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In 2013, for the first time in history, smartphone sales were greater than basic cell phone sales.

This may seem obvious—or even surprising that it didn't happen earlier—that more people are buying fancy smartphones than old, clunky flip or home phones. But many people, especially in older generations and in more rural settings, rely on home phones, not wanting to switch to some gadget. They can make calls, receive calls, and access voicemail and called ID. And basic cells send and receive texts (and might even have an ancient version of Snake or Tic-Tac-Toe). What more could they want?

Enter apps.

Suddenly in 2008, cell phones became entertainment devices, dating devices, communicate-across-the-world-for-free devices, ever-changing the tide against home phones. Close to 1 billion smartphones were sold in 2013.

As of October 2013, there are approximately 1 million apps in the iPhone app store (up from a mere 800 in 2008)  and nearly 1.2 million apps on the Android market. Breakout apps like Whatsapp have sold for record-breaking amounts, while breakout mobile games like Flappy Bird are creating international superstars out of a silly pixelated side-scroller.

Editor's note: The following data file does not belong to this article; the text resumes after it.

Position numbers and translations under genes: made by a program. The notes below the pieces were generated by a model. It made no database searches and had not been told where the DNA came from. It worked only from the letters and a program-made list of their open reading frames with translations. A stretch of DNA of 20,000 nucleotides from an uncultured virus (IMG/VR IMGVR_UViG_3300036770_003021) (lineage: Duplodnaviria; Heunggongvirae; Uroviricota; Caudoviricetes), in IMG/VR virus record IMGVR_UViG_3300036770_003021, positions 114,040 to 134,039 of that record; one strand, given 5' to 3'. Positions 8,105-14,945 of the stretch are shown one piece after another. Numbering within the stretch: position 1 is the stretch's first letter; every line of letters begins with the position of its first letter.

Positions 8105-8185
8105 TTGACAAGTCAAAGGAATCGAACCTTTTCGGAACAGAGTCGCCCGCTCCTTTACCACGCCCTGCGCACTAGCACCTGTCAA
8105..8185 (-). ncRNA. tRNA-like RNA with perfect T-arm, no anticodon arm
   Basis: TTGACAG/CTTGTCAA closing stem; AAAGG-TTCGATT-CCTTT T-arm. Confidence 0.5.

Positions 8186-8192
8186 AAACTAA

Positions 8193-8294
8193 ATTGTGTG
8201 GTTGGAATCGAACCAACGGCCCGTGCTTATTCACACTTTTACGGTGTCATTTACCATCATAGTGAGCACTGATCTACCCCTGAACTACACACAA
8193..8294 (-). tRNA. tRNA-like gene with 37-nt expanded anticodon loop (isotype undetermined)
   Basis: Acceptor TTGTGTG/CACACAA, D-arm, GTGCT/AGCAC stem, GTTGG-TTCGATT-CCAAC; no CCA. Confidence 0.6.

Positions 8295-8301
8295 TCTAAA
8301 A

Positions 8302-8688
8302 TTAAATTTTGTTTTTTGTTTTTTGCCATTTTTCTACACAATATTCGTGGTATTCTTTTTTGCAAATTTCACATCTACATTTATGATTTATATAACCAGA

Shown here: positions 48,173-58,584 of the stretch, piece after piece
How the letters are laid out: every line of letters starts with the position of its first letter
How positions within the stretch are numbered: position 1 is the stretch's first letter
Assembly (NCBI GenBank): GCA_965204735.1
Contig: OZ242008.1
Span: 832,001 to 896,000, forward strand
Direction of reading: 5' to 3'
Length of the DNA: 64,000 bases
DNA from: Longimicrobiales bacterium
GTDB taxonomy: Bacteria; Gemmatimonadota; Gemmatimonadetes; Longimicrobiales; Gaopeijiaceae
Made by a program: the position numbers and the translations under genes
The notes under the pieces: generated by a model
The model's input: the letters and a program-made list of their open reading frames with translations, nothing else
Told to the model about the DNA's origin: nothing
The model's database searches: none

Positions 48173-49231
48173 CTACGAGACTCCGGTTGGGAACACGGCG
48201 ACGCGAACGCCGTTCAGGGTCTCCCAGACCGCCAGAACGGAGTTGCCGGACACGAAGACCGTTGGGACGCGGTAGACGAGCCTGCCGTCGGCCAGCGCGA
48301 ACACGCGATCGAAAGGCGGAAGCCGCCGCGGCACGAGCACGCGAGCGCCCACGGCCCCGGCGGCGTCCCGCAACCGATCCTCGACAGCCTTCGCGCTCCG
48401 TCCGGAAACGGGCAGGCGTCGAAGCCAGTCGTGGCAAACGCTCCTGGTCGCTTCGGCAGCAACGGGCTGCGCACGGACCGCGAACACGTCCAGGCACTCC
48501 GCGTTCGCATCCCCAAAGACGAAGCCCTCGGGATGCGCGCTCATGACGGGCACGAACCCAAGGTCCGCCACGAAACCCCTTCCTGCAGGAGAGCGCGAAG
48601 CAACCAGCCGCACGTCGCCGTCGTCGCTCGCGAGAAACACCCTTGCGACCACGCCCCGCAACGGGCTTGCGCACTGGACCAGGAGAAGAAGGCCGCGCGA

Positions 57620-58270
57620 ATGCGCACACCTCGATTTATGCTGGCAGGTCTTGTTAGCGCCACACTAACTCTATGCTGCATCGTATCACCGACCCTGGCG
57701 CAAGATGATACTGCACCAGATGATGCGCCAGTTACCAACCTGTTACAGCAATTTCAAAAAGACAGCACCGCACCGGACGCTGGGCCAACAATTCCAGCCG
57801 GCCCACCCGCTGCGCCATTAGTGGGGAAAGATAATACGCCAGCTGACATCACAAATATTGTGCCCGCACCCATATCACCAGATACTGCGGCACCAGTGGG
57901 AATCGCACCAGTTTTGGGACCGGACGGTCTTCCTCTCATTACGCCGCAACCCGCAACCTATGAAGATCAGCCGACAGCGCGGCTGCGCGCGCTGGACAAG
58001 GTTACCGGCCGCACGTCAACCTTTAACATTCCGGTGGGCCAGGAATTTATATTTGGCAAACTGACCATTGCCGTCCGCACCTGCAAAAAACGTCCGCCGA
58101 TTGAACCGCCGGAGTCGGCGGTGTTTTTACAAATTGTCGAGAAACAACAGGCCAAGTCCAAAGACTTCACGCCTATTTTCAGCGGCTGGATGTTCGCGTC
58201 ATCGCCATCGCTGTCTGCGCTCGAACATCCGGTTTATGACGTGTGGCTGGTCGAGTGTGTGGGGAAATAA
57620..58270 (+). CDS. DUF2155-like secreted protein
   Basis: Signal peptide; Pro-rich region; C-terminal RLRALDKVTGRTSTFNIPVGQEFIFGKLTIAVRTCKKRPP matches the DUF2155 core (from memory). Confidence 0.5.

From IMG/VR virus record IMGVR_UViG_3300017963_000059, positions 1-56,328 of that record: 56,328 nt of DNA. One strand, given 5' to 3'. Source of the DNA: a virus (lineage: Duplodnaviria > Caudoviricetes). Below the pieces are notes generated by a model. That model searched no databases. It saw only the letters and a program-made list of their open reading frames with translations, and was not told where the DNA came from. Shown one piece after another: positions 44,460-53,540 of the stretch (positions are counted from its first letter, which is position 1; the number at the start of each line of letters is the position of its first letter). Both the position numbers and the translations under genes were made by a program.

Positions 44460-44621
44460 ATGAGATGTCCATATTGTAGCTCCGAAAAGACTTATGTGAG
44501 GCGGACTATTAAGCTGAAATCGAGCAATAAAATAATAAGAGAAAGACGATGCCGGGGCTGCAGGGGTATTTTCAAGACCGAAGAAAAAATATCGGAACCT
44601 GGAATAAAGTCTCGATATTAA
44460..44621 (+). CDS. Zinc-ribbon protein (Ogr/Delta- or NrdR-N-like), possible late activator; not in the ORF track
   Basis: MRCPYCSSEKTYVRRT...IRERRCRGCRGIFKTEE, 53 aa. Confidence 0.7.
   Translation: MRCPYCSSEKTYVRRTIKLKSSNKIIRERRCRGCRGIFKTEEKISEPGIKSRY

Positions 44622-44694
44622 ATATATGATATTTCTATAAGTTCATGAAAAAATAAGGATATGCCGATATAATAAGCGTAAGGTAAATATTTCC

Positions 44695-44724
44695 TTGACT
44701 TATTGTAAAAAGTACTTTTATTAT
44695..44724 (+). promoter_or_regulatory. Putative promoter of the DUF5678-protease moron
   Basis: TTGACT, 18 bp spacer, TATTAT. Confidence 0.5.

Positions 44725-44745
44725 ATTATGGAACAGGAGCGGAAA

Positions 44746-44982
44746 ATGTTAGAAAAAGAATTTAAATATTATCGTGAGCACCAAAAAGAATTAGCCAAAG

Mobile apps are now a massive industry, with entire education streams dedicated to app development. With 1 million apps come countless jobs, but what do you need to break into this new, ever-changing field?


"More than anything, mobile products need to be simple," says Ted Livingston, founder and CEO of Kik Interactive. "To succeed, you and your team will need to iterate on your product over and over again until you arrive at the simplest possible solution. This takes a lot of talent, but even more perseverance."

Kik is one of Canada's most successful apps. It allows users to chat to one another on many different mobile platforms, sending multimedia no matter the distance or country. The app now has over 100 million users worldwide, (myself included).

The app began at the University of Waterloo with a small group of students, including Livingston. They began with a different app, Unsynced, which allowed users to have music on Blackberry and PC, sharing with friends through BBM.

"When we were working on Unsynced, the iPhone started gaining popularity and we realized that the messaging functionality needed to be cross-platform for it to succeed," says Livingston. "That idea had a lot of appeal, so we started working on Kik Messenger. We released the app as a beta in early 2010 and fully launched in late 2010. Within a few weeks, we had over 2 million users and realized that Kik Messenger really resonated in the market."

Like many app developers, Livingston didn't specifically study app development in school, but rather mechatronics, (a combination of mechanical, electrical, telecommunications, control, and computer engineering). Like many of the designers in our careers in video games article in February, many developers take on app creation as a side project, feeling the need to create something in this technical space.